I’ve been on some lovely walks this year too using Cicerone’s Sibillini National Park Guidebook. I’m hoping to write up some of the walks for their blog. It’s been a bit of a challenge going for walks here this year to be honest. Many of the walks, refuges or routes are still damaged from the earthquakes in 2016. However, things are getting repaired, albeit at a snail’s pace. There’s still plenty of walks to go on and even where paths have been closed, there are sometimes other routes. Here are some photos from some of the walks…
This year I have been performing in the opera on the very big Sferisterio stage at an amphitheater in Macerata. The production was “The Magic Flute” directed by Graham Vick, an English director. It’s been quite a roller-coaster this opera experience, I must say. I’m still not sure what I think of it all!
It’s worth noting, that I don’t like opera. What other form of entertainment requires you to have subtitles to follow what’s going on and even then, half the time it’s still a mystery?! I’ve seen a handful of opera’s now and apart from one or two ‘arias’ in some of the well-known operas, as far as I can tell, there’s no discernible melody to hardly any of them. Contrast that with a good musical like Les Miserable where all the songs are immediately catchy, you can hear the words clearly and you don’t have to stop and ask your Opera-buddy what’s going on all the time… for me there’s no contest! Anyway, I do really appreciate the skill of the singers but all in all, opera is not my cup of tea. Having said all that, I go to the opera most years regardless because a) our local city, Macerata, hosts one of the biggest opera festivals in Europe every year b) I love dressing up and c) just to double check that I still don’t like it.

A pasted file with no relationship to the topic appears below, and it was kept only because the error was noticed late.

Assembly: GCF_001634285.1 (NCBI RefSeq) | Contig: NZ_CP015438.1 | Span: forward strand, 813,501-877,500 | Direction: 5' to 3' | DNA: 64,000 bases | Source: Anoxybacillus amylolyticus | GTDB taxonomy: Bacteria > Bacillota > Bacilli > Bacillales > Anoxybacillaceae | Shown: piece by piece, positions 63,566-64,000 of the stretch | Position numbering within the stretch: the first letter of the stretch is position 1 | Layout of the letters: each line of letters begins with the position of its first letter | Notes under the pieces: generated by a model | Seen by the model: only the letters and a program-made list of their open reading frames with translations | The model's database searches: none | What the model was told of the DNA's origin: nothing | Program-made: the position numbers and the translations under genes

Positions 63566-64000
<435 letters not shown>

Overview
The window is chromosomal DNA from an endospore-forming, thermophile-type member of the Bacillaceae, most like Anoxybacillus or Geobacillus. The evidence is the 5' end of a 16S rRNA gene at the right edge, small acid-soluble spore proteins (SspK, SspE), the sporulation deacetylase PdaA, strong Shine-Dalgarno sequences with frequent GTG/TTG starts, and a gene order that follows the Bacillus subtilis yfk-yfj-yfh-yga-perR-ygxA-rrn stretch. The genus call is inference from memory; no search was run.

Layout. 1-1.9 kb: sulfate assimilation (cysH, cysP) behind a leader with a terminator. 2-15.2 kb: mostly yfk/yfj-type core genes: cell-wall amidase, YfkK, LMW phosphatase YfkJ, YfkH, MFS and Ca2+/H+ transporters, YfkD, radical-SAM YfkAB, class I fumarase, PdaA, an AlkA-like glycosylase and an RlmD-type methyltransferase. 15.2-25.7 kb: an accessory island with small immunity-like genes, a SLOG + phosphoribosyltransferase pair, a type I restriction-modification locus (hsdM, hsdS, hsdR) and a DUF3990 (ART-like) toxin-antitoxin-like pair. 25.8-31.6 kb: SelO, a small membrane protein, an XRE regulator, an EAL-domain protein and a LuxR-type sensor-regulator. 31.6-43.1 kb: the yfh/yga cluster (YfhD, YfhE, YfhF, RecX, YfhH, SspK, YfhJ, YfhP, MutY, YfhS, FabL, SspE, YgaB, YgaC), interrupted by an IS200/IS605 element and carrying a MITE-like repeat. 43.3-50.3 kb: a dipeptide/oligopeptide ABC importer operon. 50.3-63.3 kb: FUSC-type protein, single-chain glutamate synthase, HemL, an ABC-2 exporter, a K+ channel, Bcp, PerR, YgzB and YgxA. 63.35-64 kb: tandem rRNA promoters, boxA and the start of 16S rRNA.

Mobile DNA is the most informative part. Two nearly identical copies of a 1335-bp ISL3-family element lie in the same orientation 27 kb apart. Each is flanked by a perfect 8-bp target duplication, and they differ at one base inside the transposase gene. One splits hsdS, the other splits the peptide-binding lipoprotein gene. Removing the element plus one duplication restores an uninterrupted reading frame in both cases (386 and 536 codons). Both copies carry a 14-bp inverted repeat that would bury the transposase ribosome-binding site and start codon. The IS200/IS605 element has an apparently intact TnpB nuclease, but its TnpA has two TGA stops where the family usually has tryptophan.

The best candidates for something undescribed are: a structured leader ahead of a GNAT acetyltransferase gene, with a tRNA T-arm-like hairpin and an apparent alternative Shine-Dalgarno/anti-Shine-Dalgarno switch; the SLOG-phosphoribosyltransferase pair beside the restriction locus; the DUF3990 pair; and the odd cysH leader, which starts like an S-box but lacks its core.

So what was I actually doing in the opera? My friend heard they were looking for extras and wanted to be in it and wanted me to do it with her. It’s rare I say no to something that seems like it could possibly be fun so I signed up. There were 80 or so extras and our mission was to do various things on stage to build on the storyline.